Kenya is a multi-ethnic state in the East Africa region. It is primarily inhabited by the Bantu and Nilotic population, with some Cushite people.
Bantu are the single largest population in Kenya. The term Bantu first originated from the Western Africa, Niger-Congo language. Most Bantu people are farmers; they are scattered in different regions of Kenya. Most are found in Central Kenya, western Kenya and Rift Valley. Some of the prominent Bantu groups in Kenya include the Kikuyu, the Luhya, the Meru, the Mijikenda and the Kisii. The Swahili-speaking people are descended from Mijikenda that intermarried with Arab and Persian migrants.
Today I want to introduce you to the Luhya people, as we are working and serving in the midst of the Luhya tribe. Our center of operation is in Luhya land, therefore it’s our highest joy to share something brief about our host people.
Luhya are the second largest ethnic group in Kenya. They number about 5.3 million people, being about 16% of Kenya population. The name Luhya refers to both the people and their language. There are seventeen tribes within the Luhya people. These are Bukusu, Idakho, Isukha, Kabras, Khayo, Samia, Kisa, Marachi, Maragoli, Marama, Nyala, Nyole, Tachoni, Tiriki, Tsotso, Wanga and Batura. Among the Luhya community, Bukusu and Maragoli are the largest and perhaps most organized tribes.
Our immediate area is dominated by the Bukusu, the oldest and largest tribe in Kenya. For students and lovers of culture and tradition, I hope you will find knowledge and insight from this post. Here are some words of wisdom from one of our respected Bukusu elders, who regrets that the rich cultural history of his people has been neglected:
“The Bukusu do not have a functional cultural institution. The elites have not been able to return home and start the construction. If Bukusu can establish a cultural institution with proper leadership, they shall have demonstrated to the entire world that they exist and have a strong culture to cherish. …All historical sites should be done as part of our rich heritage and history for information in the tourism catalogue, so that tourists from abroad could locate and visit these sites.” (Elder Nick Kukubo)
Wazungu (white people) from England were among the first visitors to set foot in Bukusu land. Most of them were explorers, missionaries of different sects, geographers, scientists, farmers, and administrators. They were brought by water steamers through the port of Mombasa as an entry point. They introduced what we call the scramble of colonization through treaties with local chiefs. This was just the beginning of Bukusu exposure to the external world.
Joseph Thompson was the first explorer to walk in Bukusu land on foot, back in 1840. Men received him as river god, from whence the Swahili name Mzungu was derived. But still some Bukusu men did not accept them to pass through their land.
Bukusu clans have spread all over Western Kenya, Trans-Nzoia and North Rift regions. The Bukusu clan history is documented from about 1650 AD, through their known prophets and seers. These men prophesied that there should come white-garmented people in big baskets that would swallow people and vomit them at their appropriate destinations. This is assumed to be about about vehicles. They talked again about the butterflies carrying people in wings, which would of course be airplanes. They talked about long snakes coming, which was viewed as the railway line that later came through.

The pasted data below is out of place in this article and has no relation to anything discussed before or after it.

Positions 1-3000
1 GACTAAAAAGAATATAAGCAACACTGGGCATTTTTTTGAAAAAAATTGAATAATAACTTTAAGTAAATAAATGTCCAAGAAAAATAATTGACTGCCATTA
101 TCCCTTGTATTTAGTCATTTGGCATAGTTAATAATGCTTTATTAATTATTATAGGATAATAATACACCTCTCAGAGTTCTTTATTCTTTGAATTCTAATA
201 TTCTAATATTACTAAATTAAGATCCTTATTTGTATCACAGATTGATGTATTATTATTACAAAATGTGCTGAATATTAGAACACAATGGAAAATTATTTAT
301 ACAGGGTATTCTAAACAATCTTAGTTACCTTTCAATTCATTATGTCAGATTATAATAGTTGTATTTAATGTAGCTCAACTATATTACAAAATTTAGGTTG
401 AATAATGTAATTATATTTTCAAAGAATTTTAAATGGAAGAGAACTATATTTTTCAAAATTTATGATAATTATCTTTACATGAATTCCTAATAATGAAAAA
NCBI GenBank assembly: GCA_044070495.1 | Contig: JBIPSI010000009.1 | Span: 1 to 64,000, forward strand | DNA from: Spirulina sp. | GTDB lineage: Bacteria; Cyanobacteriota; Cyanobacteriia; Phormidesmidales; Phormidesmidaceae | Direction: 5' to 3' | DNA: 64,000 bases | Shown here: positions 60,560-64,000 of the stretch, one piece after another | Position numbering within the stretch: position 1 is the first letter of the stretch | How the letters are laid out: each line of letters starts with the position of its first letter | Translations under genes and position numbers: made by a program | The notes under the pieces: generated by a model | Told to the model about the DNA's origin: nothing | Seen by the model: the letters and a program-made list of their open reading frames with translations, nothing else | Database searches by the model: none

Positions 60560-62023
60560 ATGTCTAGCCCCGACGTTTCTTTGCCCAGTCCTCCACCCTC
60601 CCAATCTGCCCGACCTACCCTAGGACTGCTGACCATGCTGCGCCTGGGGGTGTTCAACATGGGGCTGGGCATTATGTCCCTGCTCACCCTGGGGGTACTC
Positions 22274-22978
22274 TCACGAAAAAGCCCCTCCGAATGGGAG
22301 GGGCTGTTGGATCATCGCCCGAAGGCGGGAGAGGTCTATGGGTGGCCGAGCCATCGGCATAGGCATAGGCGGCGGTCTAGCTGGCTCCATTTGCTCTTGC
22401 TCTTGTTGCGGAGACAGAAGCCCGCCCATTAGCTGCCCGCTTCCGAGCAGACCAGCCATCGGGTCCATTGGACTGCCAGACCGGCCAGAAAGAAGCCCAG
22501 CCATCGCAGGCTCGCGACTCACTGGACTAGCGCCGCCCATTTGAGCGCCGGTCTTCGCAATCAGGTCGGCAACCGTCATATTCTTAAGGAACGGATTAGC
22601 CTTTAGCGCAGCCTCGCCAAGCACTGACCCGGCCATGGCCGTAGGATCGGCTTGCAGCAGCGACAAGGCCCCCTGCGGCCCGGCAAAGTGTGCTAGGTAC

Before the Mzungu settlers came, Bukusu people were living on the slopes of Mt. Elgon and other fertile places. Naturally they were small scale farmers, growing traditional crops such as millet. After harvesting, they used it to brew their own beer, busela, and could entertain themselves in the cool of the evening.
The mountain of Elgon forests gave fruits, birds, and honey. The natives hung their beehives, known as Kimisinga, making traditional medicines to soothe throats caused by common colds. Kamalea was harvested from the shoots of young bamboo stems and pounded together with groundnuts in a mortar.
Bukusu are also known for their very unusual male circumcisions practices, though they don’t practice female circumcision as some other tribes do. In these practices, boys of the age 8-15 are gathered from different families at every even year. The festivals are always full of vigorous dancing and partying, at least for a week’s time. When the final day arrives, all the boys are taken to the riverside very early in the morning for the final ceremony, escorted by the entire village, and must (this the unusual part!) walk back completely naked. After their circumcision they are officially recognized as men of the Bukusu tribe. This practice is one of the important rites of passage in the Bukusu tribe.
I hope you enjoyed this exposure to a small part of African culture, our people the Bukusu.